Lisa Easterly of the San Diego Cyber Center of Excellence (CCOE): “Say thank you”

Say thank you. We are all just people — each with our own daily struggles — and I’ve found that genuine gratitude and recognition of effort and a job well done is a cornerstone of employee satisfaction. Feeling valued and heard also creates a powerful commitment to the mission, like the old story of President Kennedy asking the NASA […]

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Say thank you. We are all just people — each with our own daily struggles — and I’ve found that genuine gratitude and recognition of effort and a job well done is a cornerstone of employee satisfaction. Feeling valued and heard also creates a powerful commitment to the mission, like the old story of President Kennedy asking the NASA janitor what his role was in the organization. His answer was simple — I’m helping put a man on the moon.


As a part of this interview series called “Wisdom From The Women Leading The Cybersecurity Industry”, we had the pleasure of interviewing Lisa Easterly.

Lisa Easterly has been the driving force behind the San Diego Cyber Center of Excellence (CCOE), a local nonprofit dedicated to advancing San Diego’s cyber economy and turning the city into a global hub of cyber innovation. Today, she serves as CCOE’s first female president and CEO — an anomaly in this male-dominated industry.


Thank you so much for doing this with us! Before we dig in, our readers would like to get to know you a bit. Can you tell us a bit about your backstory and how you grew up?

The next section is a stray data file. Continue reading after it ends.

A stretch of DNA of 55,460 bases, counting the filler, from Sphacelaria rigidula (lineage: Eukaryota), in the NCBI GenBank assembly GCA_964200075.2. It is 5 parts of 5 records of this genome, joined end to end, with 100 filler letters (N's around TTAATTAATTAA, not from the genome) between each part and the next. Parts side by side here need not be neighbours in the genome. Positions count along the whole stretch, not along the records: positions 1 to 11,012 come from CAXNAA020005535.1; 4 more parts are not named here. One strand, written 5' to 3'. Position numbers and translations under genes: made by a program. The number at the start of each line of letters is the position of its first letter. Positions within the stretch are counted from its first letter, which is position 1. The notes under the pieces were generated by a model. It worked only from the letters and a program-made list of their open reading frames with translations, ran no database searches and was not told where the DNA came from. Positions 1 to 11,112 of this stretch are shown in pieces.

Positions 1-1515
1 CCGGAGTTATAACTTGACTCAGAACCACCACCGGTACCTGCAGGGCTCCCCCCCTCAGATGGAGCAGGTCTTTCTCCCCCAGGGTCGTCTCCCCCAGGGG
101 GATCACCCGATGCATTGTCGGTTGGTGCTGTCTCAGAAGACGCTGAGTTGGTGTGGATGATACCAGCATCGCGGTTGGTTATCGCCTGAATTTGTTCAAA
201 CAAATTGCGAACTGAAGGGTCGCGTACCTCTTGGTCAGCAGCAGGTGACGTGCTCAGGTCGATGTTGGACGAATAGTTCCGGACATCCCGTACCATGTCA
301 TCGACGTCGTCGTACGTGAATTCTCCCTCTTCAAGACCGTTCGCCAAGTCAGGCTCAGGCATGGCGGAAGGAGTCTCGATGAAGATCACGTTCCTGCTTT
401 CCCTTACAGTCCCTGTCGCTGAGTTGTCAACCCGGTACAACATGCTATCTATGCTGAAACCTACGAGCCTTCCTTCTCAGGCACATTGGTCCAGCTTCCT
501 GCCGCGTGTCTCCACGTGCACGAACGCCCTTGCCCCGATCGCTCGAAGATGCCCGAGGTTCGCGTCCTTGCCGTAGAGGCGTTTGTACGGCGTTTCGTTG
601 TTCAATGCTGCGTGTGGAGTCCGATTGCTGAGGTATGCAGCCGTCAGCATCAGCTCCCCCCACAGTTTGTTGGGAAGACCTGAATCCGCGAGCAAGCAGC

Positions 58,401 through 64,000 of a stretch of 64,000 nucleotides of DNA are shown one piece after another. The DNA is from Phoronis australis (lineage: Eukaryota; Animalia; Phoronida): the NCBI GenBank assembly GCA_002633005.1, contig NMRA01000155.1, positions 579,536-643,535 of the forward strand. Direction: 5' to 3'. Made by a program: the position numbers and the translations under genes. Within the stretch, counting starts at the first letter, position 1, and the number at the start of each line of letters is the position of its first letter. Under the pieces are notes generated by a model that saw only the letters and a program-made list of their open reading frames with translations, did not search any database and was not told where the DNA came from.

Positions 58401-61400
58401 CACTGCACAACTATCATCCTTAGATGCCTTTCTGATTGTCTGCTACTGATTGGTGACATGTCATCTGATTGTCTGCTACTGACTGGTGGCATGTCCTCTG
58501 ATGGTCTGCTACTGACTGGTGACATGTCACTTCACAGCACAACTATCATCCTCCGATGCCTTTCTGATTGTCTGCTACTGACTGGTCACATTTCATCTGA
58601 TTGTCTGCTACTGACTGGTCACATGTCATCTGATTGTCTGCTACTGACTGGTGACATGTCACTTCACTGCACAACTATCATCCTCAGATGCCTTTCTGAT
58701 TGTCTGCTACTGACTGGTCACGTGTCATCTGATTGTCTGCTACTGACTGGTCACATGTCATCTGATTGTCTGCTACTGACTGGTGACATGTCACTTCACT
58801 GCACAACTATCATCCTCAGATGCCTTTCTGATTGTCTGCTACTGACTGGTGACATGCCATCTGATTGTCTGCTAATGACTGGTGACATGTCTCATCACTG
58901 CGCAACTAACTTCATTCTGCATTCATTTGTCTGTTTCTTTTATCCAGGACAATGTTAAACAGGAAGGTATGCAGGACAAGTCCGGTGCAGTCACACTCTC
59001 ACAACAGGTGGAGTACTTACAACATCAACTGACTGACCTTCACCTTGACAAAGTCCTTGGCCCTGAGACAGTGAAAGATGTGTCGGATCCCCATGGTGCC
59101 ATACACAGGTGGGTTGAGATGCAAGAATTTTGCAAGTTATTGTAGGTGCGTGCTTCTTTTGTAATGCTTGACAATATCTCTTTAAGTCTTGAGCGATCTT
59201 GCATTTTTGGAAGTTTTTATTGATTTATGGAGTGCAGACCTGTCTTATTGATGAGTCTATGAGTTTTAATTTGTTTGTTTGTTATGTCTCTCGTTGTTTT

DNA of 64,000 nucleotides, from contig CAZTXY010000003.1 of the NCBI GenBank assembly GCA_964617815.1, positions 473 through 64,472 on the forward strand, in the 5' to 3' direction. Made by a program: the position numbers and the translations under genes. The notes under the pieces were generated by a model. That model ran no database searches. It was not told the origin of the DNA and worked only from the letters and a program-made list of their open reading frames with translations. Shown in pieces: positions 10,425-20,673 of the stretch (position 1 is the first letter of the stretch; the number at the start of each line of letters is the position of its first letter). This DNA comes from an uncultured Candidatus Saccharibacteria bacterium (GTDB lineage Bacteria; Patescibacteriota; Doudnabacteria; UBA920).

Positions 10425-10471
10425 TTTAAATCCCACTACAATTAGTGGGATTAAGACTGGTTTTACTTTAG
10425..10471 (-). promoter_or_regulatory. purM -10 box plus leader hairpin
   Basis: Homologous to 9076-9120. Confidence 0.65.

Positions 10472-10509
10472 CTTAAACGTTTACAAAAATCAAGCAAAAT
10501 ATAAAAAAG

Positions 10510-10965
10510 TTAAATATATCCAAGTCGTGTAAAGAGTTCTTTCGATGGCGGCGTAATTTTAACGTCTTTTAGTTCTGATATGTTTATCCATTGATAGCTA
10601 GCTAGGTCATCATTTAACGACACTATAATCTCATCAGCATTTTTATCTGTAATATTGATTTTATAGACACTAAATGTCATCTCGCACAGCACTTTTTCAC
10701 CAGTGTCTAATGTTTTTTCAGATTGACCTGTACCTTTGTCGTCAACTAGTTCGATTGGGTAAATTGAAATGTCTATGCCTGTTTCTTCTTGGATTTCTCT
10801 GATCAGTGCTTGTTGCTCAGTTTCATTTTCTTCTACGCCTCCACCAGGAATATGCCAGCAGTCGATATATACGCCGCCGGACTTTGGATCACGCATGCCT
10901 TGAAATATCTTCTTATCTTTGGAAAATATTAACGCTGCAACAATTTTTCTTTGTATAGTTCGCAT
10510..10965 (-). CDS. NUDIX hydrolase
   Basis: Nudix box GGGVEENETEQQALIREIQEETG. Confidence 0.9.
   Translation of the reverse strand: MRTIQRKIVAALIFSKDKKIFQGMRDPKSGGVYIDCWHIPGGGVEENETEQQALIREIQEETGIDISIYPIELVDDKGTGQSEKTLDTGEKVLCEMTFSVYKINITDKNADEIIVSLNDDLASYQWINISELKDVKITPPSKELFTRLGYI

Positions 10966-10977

I am the President & CEO of Cyber Center of Excellence (CCOE), a San Diego-based nonprofit dedicated to solving cybersecurity workforce, economic development and infrastructure challenges through collaboration with industry, academia and government. Prior to taking the helm, I served as founding Chief Operating Officer managing operations, programs, marketing, membership and fundraising to stand-up and grow the organization.

Before joining CCOE, I cut my teeth in economic development as Vice President for the San Diego Regional Economic Development Corp., a nonprofit driving the growth of the local innovation, military and tourism economies. I learned valuable lessons about cultivating tech clusters as a Founding Board Member and Education & Outreach Chair for Cleantech San Diego, a nonprofit stimulating innovation and adoption of clean technologies and sustainable industry practices. Last but not least, I survived 10 years in business development at global corporate law and wealth management firms, honing my communications and marketing skills. While working full-time, I earned an MBA and Bachelor of Science in Business Administration, Finance and Economics from the University of Florida — Go Gators!